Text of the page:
Risk Management

You have a budget, working on pay off consumer debt, and listed your investment accumulation goals and objectives, now you have to worry about what happens if something goes wrong. Bad stuff happens and planning for the possibility in advance is vastly better than reacting to it after the fact. This is called risk management. We are going to discuss four different types of risk.

Emergency Fund
63% of employees are unable to cover a $500 emergency expense, according to a A recent survey from SecureSave found that 63% of employees could not cover a $500 emergency expenses. There are both valid and not valid reasons for this, but the reality is it is not good.

Your first risk management issue and this is also an accumulation objective is to set aside sufficient funds to cover an emergency. The goal should be $10,000-$15,000, but the faster you get to at least $500-$1,000, the better. The cash can be held in a bank or brokerage account and should be low risk [money market and/or short-term CD]. If you have an emergency, the ability to use saved cash rather than credit cards makes both the short-term and long-term financial more secure.

Health Insurance
The costs of health care is a primary risk management issue. Unfortunately, the cost of health care is very high in the US and the lack of quality health insurance in the US makes even adequate health insurance and health care difficult for many households. A recent survey found that over 60% of bankruptcies in the US are health care related.
Note: The per capital cost of heath care in the US is about $12,900. The next highest country is Germany at $7,383 per capita.

There are multiple variables in health insurance including deductible, coinsurance, health care events which are not covered by the insurance or have limited coverage and of course premiums or the cost of the insurance.

A detailed discussion is not possible in this section, however, each household should review their policy deductible, maximum out-of-pocket and maximum coverage and/or limitations in coverage. For employer sponsored high deductible plans, often the employer also offers a Health Savings Account HSA] which has both short-term and long-term benefits along with immediate tax benefits.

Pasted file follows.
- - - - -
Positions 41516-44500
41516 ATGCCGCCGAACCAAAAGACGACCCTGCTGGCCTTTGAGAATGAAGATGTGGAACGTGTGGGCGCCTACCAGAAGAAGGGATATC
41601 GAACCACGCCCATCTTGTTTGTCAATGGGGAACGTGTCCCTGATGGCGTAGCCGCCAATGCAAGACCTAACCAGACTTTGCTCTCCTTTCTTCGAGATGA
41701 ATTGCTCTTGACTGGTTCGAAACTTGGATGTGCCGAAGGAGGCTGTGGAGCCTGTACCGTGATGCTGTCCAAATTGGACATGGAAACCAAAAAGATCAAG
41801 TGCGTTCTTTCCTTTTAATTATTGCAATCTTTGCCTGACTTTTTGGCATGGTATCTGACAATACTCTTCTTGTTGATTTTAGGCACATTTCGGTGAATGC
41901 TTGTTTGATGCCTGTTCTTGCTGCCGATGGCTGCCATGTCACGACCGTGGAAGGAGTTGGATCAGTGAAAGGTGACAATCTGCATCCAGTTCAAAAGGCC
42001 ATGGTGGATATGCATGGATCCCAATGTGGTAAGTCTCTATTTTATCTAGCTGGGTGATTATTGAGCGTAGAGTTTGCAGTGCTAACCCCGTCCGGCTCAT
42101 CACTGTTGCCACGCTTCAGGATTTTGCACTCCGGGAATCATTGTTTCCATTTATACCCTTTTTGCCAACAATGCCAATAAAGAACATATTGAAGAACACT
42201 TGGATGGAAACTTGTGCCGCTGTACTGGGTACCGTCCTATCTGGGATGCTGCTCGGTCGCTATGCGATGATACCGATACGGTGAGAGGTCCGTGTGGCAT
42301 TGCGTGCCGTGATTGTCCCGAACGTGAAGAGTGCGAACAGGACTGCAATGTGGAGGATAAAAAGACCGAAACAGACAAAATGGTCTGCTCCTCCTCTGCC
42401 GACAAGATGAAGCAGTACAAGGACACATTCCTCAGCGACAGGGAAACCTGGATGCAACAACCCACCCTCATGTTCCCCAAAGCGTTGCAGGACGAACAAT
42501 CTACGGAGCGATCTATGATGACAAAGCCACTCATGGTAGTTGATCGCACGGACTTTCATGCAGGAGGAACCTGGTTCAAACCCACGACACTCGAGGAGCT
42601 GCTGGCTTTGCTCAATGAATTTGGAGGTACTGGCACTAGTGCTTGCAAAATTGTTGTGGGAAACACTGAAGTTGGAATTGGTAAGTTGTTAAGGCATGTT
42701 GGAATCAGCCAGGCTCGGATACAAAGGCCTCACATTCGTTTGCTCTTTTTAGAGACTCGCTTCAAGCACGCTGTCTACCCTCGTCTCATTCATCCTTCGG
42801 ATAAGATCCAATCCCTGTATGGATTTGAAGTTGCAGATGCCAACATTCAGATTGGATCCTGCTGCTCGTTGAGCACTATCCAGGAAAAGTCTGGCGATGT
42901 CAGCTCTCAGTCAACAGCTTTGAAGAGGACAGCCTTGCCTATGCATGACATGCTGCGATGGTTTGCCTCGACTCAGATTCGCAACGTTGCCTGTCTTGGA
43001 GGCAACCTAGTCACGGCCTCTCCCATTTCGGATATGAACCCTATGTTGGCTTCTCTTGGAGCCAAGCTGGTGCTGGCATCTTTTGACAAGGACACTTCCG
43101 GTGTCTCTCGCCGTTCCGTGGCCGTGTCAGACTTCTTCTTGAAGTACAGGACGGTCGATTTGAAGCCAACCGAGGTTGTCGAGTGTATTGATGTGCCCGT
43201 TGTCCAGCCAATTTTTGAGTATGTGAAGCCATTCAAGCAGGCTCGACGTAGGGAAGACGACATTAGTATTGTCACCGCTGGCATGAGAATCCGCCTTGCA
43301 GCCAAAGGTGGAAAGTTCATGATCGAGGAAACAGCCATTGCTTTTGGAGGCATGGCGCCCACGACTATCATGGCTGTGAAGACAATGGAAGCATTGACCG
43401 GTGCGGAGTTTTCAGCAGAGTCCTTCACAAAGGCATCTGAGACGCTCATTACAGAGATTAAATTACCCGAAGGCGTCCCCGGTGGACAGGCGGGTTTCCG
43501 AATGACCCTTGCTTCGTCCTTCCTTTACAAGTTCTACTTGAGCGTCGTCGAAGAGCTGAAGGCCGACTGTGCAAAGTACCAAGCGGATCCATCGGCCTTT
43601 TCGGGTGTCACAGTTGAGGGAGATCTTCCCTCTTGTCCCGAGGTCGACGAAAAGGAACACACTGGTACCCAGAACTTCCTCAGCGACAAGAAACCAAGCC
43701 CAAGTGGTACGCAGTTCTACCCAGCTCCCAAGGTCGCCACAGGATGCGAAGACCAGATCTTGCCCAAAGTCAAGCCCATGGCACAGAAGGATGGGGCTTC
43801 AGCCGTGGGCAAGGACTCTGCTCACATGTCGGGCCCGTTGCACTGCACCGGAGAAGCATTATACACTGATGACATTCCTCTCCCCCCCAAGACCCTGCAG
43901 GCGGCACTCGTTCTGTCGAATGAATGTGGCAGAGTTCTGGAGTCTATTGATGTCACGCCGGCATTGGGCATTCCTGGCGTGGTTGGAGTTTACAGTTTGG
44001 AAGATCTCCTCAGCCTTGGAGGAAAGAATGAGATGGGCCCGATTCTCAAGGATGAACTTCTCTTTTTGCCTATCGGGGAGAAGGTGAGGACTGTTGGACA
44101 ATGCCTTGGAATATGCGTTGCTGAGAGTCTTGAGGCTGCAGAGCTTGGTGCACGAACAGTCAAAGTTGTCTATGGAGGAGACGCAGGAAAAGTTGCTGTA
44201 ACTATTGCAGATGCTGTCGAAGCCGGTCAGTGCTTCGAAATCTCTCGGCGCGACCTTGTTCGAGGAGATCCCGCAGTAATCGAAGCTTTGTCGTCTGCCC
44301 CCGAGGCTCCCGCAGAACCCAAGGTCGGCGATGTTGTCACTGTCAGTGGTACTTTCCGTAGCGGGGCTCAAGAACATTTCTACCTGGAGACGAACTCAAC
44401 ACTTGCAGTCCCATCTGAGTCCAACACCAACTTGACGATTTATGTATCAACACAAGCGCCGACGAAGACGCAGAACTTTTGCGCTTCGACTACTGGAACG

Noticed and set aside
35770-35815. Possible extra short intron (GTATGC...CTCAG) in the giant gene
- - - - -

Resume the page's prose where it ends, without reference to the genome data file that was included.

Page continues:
After reviewing their coverage, some households may wish to consider supplemental health insurance plans which have both pros and cons. However, if your personal health insurance is lacking, and many are, supplemental health insurance can be a viable option.

If you do not have health insurance, the Affordable Health Care Act [ACA] enables all citizens to obtain health insurance. Many states subsidize ACA plans so low-income households can obtain the coverage at an affordable rate.

As a risk management issue, health insurance is unique. Almost every one has health issues and costs at some point. Some early in life, some late in life, some throughout life. Without adequate health insurance, some households may have substantial health care expenses and as mentioned previously, this can lead to bankruptcy.

Health insurance is and should be a National issue, but for households, it is a personal risk management issue which can lead to personal fee unless properly insured.

Disability Insurance
Disability is a significant risk management for almost all workers. Research found 30% of workers age 35-65 are disabled for 90 days or longer. Ask yourself, if you had no income, how long would you be able to maintain your lifestyle. For those close to retirement, maybe throughout the rest of their lives by taking early retirement.